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HEALTH AS A CONSERVATION TOOL

Sea Turtle Health Investigations

Free-swimming leatherback sea turtle in Monterey Bay, California. Photo credit: Heather Harris

Free-swimming leatherback sea turtle in Monterey Bay, California. Photo credit: Heather Harris

VISION

Health can serve as a powerful conservation tool that directly connects humans with wildlife and our shared environment. Sea turtles may serve as excellent sentinels for ocean health as they are exposed to numerous threats during their vast migrations through international waters. Investigating the health of endangered and declining sea turtle populations along the California coast provides valuable data for population management and recovery and also has important implications for human health where people still eat sea turtle eggs and meat.

PROJECTS

CONTAMINANTS AND BODY CONDITION IN LEATHERBACK SEA TURTLES FROM PACIFIC AND ATLANTIC FORAGING GROUNDS

Critically endangered leatherback sea turtles (Dermochelys coriacea) swim thousands of miles across the Pacific Ocean from remote nesting beaches in Indonesia, Papua New Guinea, and the Solomon Islands to feed on seasonally abundant jellies off the coast of California. Similarly, in distant waters of the Canadian North Atlantic, leatherbacks travel long distances from nesting beaches in the southeastern U.S. and Caribbean Ocean to feast on jellies in productive temperate waters. These enormous marine reptiles are exposed to a variety of persistent organic pollutants such as pesticides and industrial compounds that likely differ between ocean basins. By joining forces with scientists from the NOAA Southwest Fisheries Science Center, National Institute of Standards and Technology, Canadian Sea Turtle Network, and Project Leatherback Inc., we hope to shed light on the dynamic relationship between fluctuating contaminant levels and changing body condition to help facilitate global health comparisons between declining Pacific and increasing Atlantic leatherback  populations.

Dr. Heather Harris performing ultrasound on  a nesting leatherback sea turtle, Juno Beach, FL in collaboration with Project Leatherback Inc. / Loggerhead Marinelife Center (FWC permit #157).

Dr. Heather Harris performing ultrasound to quantify the body condition of a nesting leatherback sea turtle from Juno Beach, FL in collaboration with Project Leatherback Inc. / Loggerhead Marinelife Center (FWC permit #157).

 

SEA TURTLE MORTALITY INVESTIGATIONS, CALIFORNIA COAST

Conducting systematic necropsies (postmortem examinations) of dead stranded sea turtles is critical to identify and characterize the threats to turtles off our coast. All four sea turtle species that occur along the coast of California are endangered: green turtles (Chelonia mydas), olive ridley turtles (Lepidochelys olivacea), loggerhead turtles (Caretta caretta), and leatherback turtles (Dermochelys coriacea). The relatively small number of stranded sea turtles recovered in California means that each case represents an important window into the health of these endangered populations. Necropsies also provide valuable hands-on training and research opportunities for collaborating scientists, students, and members of the California stranding network to learn more about these fascinating  marine reptiles.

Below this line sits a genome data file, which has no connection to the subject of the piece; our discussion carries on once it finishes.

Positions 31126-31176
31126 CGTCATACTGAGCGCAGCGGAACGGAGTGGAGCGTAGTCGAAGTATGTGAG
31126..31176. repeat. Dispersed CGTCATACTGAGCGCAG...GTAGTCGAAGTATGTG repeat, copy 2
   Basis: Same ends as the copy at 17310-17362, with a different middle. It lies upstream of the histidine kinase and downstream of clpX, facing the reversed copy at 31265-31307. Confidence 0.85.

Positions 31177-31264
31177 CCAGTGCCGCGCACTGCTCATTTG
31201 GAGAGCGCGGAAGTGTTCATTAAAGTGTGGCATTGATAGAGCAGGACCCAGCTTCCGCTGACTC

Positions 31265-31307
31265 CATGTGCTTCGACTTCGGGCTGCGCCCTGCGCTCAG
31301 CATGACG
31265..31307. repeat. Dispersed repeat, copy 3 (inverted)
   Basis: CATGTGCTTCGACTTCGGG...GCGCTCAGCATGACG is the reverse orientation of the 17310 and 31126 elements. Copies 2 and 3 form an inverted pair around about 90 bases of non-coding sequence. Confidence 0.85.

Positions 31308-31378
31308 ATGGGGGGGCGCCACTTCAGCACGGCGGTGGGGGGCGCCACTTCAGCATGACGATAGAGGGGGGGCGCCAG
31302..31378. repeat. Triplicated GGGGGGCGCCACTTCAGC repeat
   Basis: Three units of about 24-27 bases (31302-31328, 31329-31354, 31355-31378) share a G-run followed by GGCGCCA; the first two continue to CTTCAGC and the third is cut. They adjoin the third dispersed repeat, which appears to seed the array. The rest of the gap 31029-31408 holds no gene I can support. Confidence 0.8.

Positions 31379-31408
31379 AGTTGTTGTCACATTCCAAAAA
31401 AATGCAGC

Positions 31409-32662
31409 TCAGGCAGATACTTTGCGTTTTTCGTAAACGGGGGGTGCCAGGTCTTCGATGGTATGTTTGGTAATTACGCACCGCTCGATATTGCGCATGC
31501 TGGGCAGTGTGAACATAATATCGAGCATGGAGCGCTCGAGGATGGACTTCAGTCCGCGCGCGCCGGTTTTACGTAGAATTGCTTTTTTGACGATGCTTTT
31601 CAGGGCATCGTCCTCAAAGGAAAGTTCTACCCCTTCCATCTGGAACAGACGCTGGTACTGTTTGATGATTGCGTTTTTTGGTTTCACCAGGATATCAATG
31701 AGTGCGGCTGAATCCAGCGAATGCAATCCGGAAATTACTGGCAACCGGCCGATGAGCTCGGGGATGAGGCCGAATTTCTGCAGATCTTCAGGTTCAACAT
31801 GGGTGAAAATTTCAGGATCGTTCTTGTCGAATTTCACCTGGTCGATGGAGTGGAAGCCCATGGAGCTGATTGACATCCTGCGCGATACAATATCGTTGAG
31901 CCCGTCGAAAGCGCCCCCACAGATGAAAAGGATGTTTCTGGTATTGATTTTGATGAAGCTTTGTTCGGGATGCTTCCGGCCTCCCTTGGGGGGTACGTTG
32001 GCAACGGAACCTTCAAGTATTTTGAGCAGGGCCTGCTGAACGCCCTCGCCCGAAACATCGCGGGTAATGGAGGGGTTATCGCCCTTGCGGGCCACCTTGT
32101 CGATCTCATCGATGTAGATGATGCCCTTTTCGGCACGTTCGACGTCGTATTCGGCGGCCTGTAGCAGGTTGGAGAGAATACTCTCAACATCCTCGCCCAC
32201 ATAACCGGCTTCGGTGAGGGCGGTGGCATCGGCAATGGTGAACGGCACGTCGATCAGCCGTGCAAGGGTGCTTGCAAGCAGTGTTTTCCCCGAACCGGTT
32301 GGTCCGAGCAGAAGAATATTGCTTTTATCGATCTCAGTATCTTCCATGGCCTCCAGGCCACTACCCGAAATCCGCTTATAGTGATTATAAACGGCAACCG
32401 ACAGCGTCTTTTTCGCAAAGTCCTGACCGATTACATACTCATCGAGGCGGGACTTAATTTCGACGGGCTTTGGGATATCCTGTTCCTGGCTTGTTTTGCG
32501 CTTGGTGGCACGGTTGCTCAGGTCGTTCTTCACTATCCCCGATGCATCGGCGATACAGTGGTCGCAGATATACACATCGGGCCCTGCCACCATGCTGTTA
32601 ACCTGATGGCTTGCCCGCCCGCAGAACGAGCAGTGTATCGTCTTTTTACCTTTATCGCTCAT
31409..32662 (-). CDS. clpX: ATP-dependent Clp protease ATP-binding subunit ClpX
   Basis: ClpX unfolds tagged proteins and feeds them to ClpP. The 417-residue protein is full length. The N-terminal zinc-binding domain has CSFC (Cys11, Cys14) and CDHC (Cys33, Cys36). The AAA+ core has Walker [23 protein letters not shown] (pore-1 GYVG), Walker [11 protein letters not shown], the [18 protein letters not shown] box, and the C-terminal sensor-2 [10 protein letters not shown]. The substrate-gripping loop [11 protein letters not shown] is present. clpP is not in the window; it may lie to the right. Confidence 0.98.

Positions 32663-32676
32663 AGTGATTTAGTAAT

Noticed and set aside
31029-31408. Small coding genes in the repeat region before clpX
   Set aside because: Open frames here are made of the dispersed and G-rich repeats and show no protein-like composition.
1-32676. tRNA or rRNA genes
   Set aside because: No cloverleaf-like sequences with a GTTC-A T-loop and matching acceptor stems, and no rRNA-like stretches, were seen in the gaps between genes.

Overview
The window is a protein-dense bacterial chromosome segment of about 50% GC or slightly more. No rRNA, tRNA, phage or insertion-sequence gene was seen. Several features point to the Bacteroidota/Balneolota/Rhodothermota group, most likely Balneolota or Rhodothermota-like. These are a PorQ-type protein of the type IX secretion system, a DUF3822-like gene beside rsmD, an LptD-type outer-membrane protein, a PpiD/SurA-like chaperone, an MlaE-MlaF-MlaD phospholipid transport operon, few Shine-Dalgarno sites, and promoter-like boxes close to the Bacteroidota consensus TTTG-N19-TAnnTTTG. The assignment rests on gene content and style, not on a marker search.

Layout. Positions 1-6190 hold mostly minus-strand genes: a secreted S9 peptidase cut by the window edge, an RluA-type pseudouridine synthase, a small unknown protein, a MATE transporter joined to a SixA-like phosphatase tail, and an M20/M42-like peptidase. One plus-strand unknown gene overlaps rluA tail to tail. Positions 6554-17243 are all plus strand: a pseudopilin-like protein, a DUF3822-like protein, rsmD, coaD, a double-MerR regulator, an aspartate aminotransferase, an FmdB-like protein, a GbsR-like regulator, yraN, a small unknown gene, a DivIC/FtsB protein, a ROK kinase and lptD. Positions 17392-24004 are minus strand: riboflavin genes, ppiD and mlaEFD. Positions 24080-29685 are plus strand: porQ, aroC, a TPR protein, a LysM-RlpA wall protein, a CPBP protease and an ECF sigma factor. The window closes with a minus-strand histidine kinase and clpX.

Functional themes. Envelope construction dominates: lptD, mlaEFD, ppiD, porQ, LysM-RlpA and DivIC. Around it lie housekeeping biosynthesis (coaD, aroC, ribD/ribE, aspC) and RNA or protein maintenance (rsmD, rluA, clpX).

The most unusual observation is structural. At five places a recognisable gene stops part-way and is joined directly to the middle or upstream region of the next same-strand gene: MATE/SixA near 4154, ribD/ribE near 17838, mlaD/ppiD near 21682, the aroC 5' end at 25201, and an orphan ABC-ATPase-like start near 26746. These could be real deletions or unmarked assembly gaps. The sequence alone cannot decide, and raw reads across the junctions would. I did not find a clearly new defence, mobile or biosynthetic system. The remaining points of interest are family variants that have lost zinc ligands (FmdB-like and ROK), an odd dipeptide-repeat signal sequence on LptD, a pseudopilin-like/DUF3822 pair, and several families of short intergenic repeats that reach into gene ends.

Necropsy of dead stranded leatherback sea turtle, with collaborators from NOAA Fisheries, California Dept. of Fish and Wildlife, and Moss Landing Marine Labs.

Necropsy of a leatherback sea turtle that stranded dead in Monterey Bay, with collaborators from NOAA Southwest Fisheries Science Center, California Department of Fish and Wildlife, and Moss Landing Marine Laboratories. This turtle was originally tagged on the nesting beach in Papua, Indonesia and is the first leatherback with a known reproductive history to strand on the U.S. west coast.

 

 

Dead stranded eastern Pacific green turtle from Monterey Bay, California with intussusception secondary to plastic ingestion.

Dead stranded eastern Pacific green turtle from Monterey Bay, California with intestinal intussusception secondary to plastic ingestion.

Plastic debris and monofilament recovered from the gastrointestinal tract.

Plastic debris and monofilament recovered from the gastrointestinal tract.

 

 

 

 

 

 

 

 

 

 

 

COLLABORATORS

  • NOAA Southwest Fisheries Science Center
  • NOAA Pacific Islands Fisheries Science Center
  • National Institute of Standards and Technology
  • California Department of Fish and Wildlife
  • University of California, Santa Cruz
  • University of California, Davis
  • Moss Landing Marine Laboratories
  • Canadian Sea Turtle Network
  • University of Florida, Gainesville
  • Project Leatherback Inc.

FUNDERS

  • NOAA Southwest Fisheries Science Center
  • NOAA Oceans and Human Health Initiative
  • Oiled Wildlife Care Network
  • Private DonationsDSC00740

PROJECT LEADER CONTACT

Heather Harris

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